A really difficult thing about homeschooling is that a huge swath of my professional network disappeared once I announced I was homeschooling. I thought it was because they assumed I would be useless to them.

But actually I realize, in hindsight, that I chose not to maintain a huge professional network. I made a conscious decision to pay more attention to people who could help me in the next stage of my life.

There’s a saying, you can’t get to where you are going by doing what you did to get where you are. It applies to homeschooling too. In my career I was very independent, and I relied on very few people to help me. Probably because everywhere I turned, people told me I was making terrible decisions.  I realized, though, that I was not going to be able to homeschool without help.

When I was out on the bleeding edge in careers it was exciting – like when I told people I worked on the Internet and they thought it meant I was unemployed. That was fun. But when I told people I homeschool and they thought that meant locking my kids in a closet, that wasn’t fun.

So I started building a support system. And these are the parts of my support system that have felt essential to me:

A homeschooling mom. My son’s violin teacher was the first person I really knew well who was homeschooling. She was my first frame of reference for what days look like. (Chaos.) I liked her kids. So it made me believe that my kids could become personable, kind, accomplished kids outside of school.

A homeschool advocate. Lisa Nielsen is the person I trust to always tell me that it’s better to homeschool than put the kids in a classroom, no matter how lost I am in homeschooling plans.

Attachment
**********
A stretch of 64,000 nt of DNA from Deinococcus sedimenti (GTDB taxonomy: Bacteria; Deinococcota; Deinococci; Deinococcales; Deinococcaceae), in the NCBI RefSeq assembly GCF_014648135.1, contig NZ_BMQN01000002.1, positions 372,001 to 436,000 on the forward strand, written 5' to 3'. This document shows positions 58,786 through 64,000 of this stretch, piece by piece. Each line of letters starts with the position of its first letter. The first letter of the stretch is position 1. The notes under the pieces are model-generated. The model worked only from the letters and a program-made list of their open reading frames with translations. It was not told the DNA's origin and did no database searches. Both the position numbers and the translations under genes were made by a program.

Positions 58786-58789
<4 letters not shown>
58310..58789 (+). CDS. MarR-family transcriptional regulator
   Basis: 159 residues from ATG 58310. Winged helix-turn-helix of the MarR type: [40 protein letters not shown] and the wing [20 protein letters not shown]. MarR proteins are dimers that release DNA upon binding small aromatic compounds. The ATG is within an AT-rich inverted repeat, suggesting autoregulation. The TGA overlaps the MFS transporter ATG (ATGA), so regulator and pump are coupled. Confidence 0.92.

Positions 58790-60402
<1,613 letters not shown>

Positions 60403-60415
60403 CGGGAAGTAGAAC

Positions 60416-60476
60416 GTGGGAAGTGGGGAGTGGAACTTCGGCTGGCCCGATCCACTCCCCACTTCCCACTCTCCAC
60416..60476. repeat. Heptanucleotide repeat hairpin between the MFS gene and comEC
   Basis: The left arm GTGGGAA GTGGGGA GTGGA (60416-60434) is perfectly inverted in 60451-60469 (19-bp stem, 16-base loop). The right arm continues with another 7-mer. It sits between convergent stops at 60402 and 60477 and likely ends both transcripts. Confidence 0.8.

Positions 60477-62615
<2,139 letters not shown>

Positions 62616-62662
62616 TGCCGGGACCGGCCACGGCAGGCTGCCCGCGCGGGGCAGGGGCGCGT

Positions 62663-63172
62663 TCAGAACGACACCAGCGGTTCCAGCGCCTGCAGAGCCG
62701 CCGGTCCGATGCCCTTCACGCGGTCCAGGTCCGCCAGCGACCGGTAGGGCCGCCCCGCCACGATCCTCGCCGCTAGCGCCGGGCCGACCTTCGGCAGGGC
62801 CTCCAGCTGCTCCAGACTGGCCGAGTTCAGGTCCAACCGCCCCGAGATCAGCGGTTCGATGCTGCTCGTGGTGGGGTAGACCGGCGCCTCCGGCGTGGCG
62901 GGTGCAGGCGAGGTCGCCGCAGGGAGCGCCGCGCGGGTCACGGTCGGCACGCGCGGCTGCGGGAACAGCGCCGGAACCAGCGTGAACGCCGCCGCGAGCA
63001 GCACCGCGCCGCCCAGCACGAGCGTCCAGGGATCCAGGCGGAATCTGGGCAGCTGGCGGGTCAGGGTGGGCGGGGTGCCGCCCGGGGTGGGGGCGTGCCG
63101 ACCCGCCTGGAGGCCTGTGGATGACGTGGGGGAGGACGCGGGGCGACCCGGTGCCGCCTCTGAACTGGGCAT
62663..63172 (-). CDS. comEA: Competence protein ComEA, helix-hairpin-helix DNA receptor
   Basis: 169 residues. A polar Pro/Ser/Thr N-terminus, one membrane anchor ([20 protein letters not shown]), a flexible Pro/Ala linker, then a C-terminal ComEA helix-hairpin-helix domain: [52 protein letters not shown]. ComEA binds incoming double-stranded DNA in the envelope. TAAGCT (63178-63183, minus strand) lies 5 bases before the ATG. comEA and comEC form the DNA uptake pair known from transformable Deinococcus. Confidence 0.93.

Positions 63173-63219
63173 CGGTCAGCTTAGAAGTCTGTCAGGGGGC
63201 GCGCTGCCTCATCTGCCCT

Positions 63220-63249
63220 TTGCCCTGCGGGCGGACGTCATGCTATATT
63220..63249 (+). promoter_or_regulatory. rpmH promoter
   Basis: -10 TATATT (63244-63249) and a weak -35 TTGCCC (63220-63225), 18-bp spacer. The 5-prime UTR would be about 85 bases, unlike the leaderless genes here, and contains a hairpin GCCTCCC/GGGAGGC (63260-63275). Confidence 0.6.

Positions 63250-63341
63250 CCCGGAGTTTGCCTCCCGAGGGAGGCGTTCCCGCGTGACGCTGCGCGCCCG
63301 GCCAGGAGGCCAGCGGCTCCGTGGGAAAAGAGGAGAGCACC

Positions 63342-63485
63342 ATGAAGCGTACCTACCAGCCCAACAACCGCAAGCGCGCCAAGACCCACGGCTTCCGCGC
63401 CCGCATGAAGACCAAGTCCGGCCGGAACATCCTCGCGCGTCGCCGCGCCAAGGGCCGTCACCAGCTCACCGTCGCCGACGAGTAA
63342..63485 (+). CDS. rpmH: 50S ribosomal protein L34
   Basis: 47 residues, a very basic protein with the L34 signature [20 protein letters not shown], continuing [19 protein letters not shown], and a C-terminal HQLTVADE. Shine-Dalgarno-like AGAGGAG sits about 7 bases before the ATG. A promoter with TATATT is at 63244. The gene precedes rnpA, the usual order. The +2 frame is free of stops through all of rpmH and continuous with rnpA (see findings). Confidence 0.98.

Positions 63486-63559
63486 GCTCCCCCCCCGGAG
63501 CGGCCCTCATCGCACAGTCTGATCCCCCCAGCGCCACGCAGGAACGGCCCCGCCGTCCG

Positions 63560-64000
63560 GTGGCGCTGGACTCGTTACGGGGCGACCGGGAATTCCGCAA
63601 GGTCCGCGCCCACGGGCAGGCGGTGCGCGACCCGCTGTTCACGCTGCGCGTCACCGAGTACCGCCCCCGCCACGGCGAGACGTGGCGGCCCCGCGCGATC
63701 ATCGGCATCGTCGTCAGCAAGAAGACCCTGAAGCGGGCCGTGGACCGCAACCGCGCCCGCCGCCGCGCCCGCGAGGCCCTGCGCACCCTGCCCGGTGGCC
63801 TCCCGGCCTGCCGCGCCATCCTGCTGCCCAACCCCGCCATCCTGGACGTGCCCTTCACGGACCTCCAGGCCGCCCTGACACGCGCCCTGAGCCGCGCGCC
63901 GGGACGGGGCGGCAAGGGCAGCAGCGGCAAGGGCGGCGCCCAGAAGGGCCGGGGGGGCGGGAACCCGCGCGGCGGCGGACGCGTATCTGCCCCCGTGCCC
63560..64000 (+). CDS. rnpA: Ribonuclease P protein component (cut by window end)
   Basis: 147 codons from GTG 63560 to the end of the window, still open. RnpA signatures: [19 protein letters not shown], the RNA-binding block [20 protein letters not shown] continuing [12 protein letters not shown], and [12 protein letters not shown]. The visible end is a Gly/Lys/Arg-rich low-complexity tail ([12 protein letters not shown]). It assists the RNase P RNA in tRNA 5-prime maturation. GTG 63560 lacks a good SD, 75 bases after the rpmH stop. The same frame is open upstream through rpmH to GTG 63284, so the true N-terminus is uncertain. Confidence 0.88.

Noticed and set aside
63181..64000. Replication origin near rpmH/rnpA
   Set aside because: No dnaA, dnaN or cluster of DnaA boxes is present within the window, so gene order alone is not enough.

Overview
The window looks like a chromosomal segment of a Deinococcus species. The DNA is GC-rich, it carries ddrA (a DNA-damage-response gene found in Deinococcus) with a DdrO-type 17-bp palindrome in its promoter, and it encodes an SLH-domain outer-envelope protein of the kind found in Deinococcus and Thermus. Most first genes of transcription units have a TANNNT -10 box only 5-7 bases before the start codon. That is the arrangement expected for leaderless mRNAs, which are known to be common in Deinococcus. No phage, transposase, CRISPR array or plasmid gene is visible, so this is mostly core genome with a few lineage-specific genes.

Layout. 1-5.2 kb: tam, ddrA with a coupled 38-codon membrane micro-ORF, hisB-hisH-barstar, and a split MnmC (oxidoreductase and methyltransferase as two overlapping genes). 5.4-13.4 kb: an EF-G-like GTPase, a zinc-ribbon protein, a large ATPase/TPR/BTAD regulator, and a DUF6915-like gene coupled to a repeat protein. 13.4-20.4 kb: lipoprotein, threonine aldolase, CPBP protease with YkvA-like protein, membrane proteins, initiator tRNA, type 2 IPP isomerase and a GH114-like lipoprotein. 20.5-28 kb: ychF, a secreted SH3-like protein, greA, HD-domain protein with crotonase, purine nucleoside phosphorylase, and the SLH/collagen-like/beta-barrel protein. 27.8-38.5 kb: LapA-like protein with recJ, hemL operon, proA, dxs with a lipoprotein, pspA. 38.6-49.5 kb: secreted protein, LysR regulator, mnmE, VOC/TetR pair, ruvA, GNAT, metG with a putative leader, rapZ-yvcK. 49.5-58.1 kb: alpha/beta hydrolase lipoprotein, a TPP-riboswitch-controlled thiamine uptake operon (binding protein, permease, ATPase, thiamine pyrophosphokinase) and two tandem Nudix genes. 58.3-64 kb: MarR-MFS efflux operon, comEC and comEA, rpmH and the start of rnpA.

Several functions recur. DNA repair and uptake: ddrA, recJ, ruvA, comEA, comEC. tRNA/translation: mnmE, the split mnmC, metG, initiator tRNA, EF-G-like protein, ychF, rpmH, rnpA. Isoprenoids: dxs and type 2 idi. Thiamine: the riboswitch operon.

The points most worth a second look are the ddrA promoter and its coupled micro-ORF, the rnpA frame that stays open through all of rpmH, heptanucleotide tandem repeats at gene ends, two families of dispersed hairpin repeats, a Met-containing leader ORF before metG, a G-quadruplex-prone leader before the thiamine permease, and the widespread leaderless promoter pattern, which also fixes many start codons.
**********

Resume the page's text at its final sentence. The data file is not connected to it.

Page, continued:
A friend who was homeschooled.  Melissa is my sounding board. She has the ultimate perspective of hindsight and is more confident than I am about what works. She tells me what it was like to find her own learning materials. She tells me when I’m paying too much money for tutors or not paying enough attention to vacations.

A partner. It’s really hard to homeschool, so having an adult partner helps a lot. I am pretty sure I am failing in this arena. But I’m also pretty sure that it helps a lot to know you’re not alone. A partner doesn’t need to help with the homeschooling per se – the partner can just help you feel like you are on a team and someone has your back.

A role model for the next stage. I met Lauren Teller when she submitted a piece of writing in one of my webinars, and the writing was incredible, so I sent her a note about it.

She was so excited that I liked her writing that she came to my apartment and paid me to sit with her for a whole day while she wrote. I was nervous because what if I didn’t like her? I told myself it’s a job, and I don’t have to like her.

But it was one of the best jobs I’ve ever had. Not just because it was so fun to hang out with her and edit her writing, but also because I learned so much from her while I was doing it. Like, she knew she would learn to be more disciplined writing if she was paying me to watch her do it.

Fast Company calls this sort of relationship a procrastination nanny. When I read that I thought to myself: “I hate Silicon Valley and everyone there is a child.” But when I saw how much Lauren produced the day I spent with her, I thought: “She’s so smart. I want to pay people to keep me from procrastinating.”

In between writing stories, we ate meals with my kids. I practiced cello with my son while she made changes to edited versions. We talked about what makes people write poorly (bad self-knowledge) and what makes people write well (bravery).

I didn’t know she was my friend until one evening when I was crying about my marriage-that-is -not-really-a-marriage, she is the person I called. And her perspective was so much more broad than mine, because I am right here, in my stage of life, not seeing very far past it. Lauren is a part of my homeschool support system I didn’t know I needed: The past-raising-kids, not-homeschooling, fresh perspective of someone who is where I want to be headed.